by Len Lear
Philadelphia Eagles fans are going berserk this season since their team unexpectedly has the best won-loss record in the NFL and appears to be a legitimate contender for the Super Bowl. But Marnie Schneider and Susan T. Spencer are immersed in the Philadelphia Eagles in a way few others ever could be.
Why? Because Marnie’s grandfather and Susan’s father was the late Leonard Tose, who owned the Eagles from 1969 to 1985 and guided them to the team’s first Super Bowl in 1981! But Marnie and Susan are still so obsessed with the Eagles that they have co-written a children’s book: “Football Freddie and Fumble the Dog: Gameday in Philadelphia” (www.footballfreddie.com), which follows a young football fan and her dog and culminates in an exciting Eagles game. Marnie signed the book for Eagles’ fans on Saturday morning, Nov. 25, at Big Blue Marble Bookstore in Mt. Airy.
“My best memories are watching the fans be so excited about their precious Birds going all the way,” said Marnie, now 49, in an interview with the Local. “A highlight for me was beating Dallas in 1981 to go to the Super Bowl. I was 12 years old, but I can remember it like it was yesterday! Obviously, losing games was not fun when I’d go to school on Monday morning. The 1978 wildcard game was a crushing loss, and the 1981 Super Bowl was absolutely heartbreaking!”
Technically speaking, Marnie. who went to Episcopal Academy and then earned a degree in broadcast journalism from Penn State University, grew up in Lower Merion, but she insists that “I really grew up in Veterans Stadium! The Eagles are still in my blood, and I do still bleed Eagle green.”
Marnie’s grandfather, Leonard Tose, son of an immigrant peddler from Russia, built a multimillion-dollar trucking business, Tose Trucking, Inc., based in Norristown, which owned more than 700 trucks and grossed $20 million a year. He bought the Philadelphia Eagles and later sold the team to pay off more than $25 million in gambling debts at Atlantic City casinos. Tose died in April of 2003 at the age of 88.
Tose was, by his own admission, a compulsive gambler and alcoholic with a lifestyle often called flamboyant. He and the fourth of his five wives had matching Rolls-Royces. According to the New York Times, Tose gambled away more than $20 million at Resorts International and $14 million at the Sands in Atlantic City.
But Marnie remembers a very generous man who also shared the wealth. “My grandfather donated a wing at Children’s Hospital of Philadelphia, and he wrote the checks and used his relationship with Ray Kroc (the founder of McDonald’s) to start the Ronald McDonald House along with Dr. Audrey Evans and Fred and Fran Hill. Jim Murray has also been a tremendous help to the house, but my grandfather definitely gets overlooked!”
Marnie is also proud of the fact that Tose donated a great deal of money towards the building of the Tiferet Bet Israel synagogue in 2000 in Blue Bell, where the family attended services. A chip off the old block, Marnie started the Keep on Playing Foundation in 2014, which brings pro sports, reading and play into the lives of kids.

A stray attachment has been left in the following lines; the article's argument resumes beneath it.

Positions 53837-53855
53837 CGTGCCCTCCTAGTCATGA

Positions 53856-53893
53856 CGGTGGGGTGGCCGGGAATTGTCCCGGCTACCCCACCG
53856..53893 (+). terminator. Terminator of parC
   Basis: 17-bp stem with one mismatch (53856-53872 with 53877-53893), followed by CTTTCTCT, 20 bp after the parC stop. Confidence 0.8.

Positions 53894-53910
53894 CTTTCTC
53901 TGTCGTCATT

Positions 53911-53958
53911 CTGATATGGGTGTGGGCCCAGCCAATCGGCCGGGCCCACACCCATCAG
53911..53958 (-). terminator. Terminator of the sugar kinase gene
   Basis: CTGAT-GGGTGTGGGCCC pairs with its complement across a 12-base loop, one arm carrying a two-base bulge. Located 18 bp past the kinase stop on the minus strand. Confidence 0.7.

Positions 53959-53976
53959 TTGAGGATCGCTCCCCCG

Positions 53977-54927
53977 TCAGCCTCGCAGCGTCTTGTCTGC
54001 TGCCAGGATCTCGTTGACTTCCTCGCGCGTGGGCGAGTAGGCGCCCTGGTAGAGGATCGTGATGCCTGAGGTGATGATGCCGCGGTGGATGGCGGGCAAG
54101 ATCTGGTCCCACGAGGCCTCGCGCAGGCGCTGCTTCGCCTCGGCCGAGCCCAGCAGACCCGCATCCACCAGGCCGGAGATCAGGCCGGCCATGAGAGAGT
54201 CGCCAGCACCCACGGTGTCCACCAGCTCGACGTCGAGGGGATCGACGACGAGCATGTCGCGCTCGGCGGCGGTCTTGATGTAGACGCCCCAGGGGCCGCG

“I love taking kids to Major League games,” said Marnie, “and giving them the VIP experience like I had as a kid, getting them great seats that the teams donate and watching a game.” Marnie’s non-profit also brings Major Leaguers to city recreation centers to play ball with the kids and teach them basic instruction during the summer. “We are making a difference! When kids play and read, we all win!”
How did “Football Freddie” come about? “It’s pretty much my life story and my love letter to all the wonderful NFL cities I had a chance to visit when my grandfather owned the Eagles! I loved getting to eat a praline in New Orleans and learn about the city or see the sights of Dallas, New England, tour the great museums and history or New York, the mountains in Denver and meet all the amazing fans in every city.”
Marnie’s mom, Susan T. Spencer, who co-wrote “Football Freddie,” for years was the only female radio sports talk show host in Las Vegas with her weekday program, “Not Just Sports.” “If you are a woman living in Las Vegas and want to catch a man, learn sports,” she would tell listeners. She and Marnie are currently developing a unique mother-and-daughter sports radio talk show.
How does Marnie feel about the fact that her grandfather lost the Eagles by gambling? “Like Sinatra said, he did it his way, and he paid everyone back dollar for dollar; most don’t do that. And when given the chance to leave Philadelphia for Arizona and millions of dollars, he stayed in Philly, where the Eagles belong. Gambling and drinking are trouble!”
What is the best advice Marnie ever received? “From my grandfather, ‘Civility is not a sign of weakness,’ and from coach Dick Vermeil, ‘Write a game plan not just to play but to win!’”
What is the hardest thing Marnie ever had to do? “Keep up an upbeat cheerleading attitude when my oldest son, who’s almost 18 now, was diagnosed with neuroblastoma opsoclonus myoclonus and didn’t walk or talk till he was almost 5. He had surgery to remove his tumor, chemotherapy, occupational, physical and speech therapy for the first years of his life! … Getting divorced was not so fun, either, but that’s almost a decade now, so it was definitely the right thing to do, even if it was one of the hardest; that’s often how it goes; right?”
If Marnie could spend a couple of hours with anyone on earth, who would it be? “Easy; Ben Franklin and then my grandfather!”
What is Marnie’s biggest pet peeve? “Phonies and people who are mean. And wasting food!”
For more information, visit www.keeponplaying.org/the-founder or www.footballfreddie.com All proceeds from the sale of “Football Freddie and Fumble the Dog: Gameday in Philadelphia” will be donated to A Level Playing Field, helping thousands of children get access to the opportunities youth sports provide.